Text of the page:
October 27, 2015

Financial Times: India’s Narendra Modi must rein in his Hindu supremacist allies (Ramachandra Guha)

Financial Times - October 26, 2015


India’s Narendra Modi must rein in his Hindu supremacist allies

Ramachandra Guha

A realist might say the PM is too weak to override his extremist supporters, writes Ramachandra Guha

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Last month, in a village just 50km from New Delhi, a man was lynched by a mob claiming he had eaten beef. The villager, a 50-year-old labourer, was Muslim; the mob was made up of Hindus, whose religion deems the cow sacred.

At first Narendra Modi did not respond at all, despite outrage across the country and beyond. This was compounded when the minister in whose constituency the village fell — from the prime minister’s Hindu nationalist Bharatiya Janata Party — referred to the lynching as an “accident”.

Mr Modi issued a tweet congratulating a billiards player on a tournament victory; and one offering condolences to a singer who had lost her son. But on the lynching of an ordinary Indian there was silence. Finally, 10 days after the incident, he asked, in anodyne terms, for harmony. It was too little too late.

This is a pattern that is becoming established in Mr Modi’s premiership. Before the 2014 general election, under pressure to distance himself from accusations of links to Hindu religious extremism, he focused on the pitch that he would govern as an economic moderniser. Yet economic reforms have lost momentum, while social and religious division looks unchecked, at best.

As a candidate, Mr Modi played down his links to the reactionary, not to say medievalist, mindset of the Rashtriya Swayamsevak Sangh, a “cultural organisation” founded in 1925 on the belief that India is a Hindu nation. MS Golwalkar, its long-serving head, identified Muslims, Christians and (godless) communists as the nation’s main enemies.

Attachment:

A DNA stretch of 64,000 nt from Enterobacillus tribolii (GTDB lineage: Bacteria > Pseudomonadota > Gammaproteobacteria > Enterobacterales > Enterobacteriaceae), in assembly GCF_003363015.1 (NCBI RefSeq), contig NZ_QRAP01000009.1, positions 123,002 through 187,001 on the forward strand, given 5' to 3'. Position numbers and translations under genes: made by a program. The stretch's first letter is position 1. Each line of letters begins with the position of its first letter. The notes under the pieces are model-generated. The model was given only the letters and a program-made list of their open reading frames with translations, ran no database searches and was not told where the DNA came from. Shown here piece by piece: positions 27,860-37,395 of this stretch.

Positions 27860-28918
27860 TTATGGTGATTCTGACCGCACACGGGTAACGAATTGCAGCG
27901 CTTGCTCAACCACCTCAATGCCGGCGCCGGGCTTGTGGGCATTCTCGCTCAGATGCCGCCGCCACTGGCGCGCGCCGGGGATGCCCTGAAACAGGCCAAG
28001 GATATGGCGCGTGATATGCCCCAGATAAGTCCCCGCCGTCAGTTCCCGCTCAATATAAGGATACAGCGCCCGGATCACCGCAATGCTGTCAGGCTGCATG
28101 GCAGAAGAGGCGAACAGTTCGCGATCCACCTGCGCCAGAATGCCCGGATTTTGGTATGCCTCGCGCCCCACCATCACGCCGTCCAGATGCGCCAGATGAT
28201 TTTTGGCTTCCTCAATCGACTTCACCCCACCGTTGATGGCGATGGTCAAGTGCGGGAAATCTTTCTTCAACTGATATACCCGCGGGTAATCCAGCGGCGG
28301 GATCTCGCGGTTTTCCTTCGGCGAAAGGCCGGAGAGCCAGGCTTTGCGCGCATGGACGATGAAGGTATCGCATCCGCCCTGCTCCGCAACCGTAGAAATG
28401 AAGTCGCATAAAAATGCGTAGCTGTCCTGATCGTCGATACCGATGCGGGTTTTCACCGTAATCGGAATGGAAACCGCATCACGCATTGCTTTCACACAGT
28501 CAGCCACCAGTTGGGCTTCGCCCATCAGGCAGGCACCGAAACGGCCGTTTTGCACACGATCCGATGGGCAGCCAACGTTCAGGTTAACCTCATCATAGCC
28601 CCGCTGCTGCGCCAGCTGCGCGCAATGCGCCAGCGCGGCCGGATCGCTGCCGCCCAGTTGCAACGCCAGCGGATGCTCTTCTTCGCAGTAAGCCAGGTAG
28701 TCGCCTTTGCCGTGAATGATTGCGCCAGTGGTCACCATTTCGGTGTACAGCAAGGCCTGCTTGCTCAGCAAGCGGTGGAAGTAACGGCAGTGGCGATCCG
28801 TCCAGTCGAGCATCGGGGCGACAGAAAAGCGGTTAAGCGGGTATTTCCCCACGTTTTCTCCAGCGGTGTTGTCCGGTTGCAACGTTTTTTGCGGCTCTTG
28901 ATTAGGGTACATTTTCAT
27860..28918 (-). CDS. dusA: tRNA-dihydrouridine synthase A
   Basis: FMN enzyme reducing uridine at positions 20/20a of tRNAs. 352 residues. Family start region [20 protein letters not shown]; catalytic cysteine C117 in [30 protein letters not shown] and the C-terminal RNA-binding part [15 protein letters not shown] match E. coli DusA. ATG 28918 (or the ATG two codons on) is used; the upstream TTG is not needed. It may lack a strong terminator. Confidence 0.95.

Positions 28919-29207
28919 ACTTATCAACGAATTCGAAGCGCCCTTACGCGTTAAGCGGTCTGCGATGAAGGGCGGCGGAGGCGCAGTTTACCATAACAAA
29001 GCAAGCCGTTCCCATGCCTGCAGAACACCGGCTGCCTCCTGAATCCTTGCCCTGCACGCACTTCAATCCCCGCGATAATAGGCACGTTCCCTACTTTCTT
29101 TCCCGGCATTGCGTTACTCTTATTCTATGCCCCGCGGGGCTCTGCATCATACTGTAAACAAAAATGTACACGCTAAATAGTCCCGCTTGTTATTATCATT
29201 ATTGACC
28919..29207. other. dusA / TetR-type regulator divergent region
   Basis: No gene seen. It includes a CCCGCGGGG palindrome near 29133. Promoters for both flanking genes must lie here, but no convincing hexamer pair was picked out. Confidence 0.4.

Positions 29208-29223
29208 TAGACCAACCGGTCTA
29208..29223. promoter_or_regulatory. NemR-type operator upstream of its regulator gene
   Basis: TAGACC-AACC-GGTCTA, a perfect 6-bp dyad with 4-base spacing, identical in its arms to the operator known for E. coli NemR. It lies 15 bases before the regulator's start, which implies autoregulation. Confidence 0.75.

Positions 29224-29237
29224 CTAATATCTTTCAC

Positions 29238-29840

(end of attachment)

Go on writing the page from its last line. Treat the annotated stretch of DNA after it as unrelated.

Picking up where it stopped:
Mr Modi joined the RSS as a boy. His ideological education was conducted entirely under its auspices. In 1985, he was seconded to the BJP, the RSS’s political arm. Sixteen years later he became chief minister of Gujarat, his home state. In last year’s campaign, he spoke of his economic achievements there, such as new industrial investment and provision of water and power to farmers. He is a superb orator and younger voters disgusted with the corruption and cronyism of the ruling Congress party flocked to him. The BJP won an overall majority in parliament’s lower house, the most decisive mandate any party has secured in more than 30 years.

Once elected Mr Modi was expected to move quickly to usher in much-needed economic and institutional reforms. But his mocking of opposition leaders in the campaign proved counter-productive. The BJP was in a minority in the upper house. The cross-party support needed to bring in a land acquisition law and a goods and services tax was absent.

Meanwhile, Mr Modi’s party men were reviving the“Hindu first” agenda. A BJP minister of state declared that non-Hindus were untrustworthy rascals. One BJP MP accused Muslim men of marrying Hindu women and converting them to Islam. Another demanded a mass campaign to “reconvert” Muslims and Christians to Hinduism.

Looking back it appears that early in Mr Modi’s premiership the RSS was testing the water. When statements by Hindu supremacists went unchecked, the group seems to have been emboldened. The cynical view would be that, deep down, Mr Modi shared these views; the realist view, that he is perhaps too weak to override the RSS.

It may also be that he does not have the time. Since taking office last year he has been to dozens of countries and is due in several more soon. While Mr Modi is feted at state banquets as leader of the world’s largest democracy, within India sectarians continue their dirty work on the ground.

Making India more visible is important. So is garnering capital for infrastructure and industrial projects. Yet economic renewal can scarcely flourish amid conflict and uncertainty. Mr Modi needs to speak out clearly for religious pluralism and social harmony — to reassure investors and, perhaps more important, the citizens of India, too.

The writer is author of ‘India After Gandhi’

Copyright The Financial Times Limited 2015.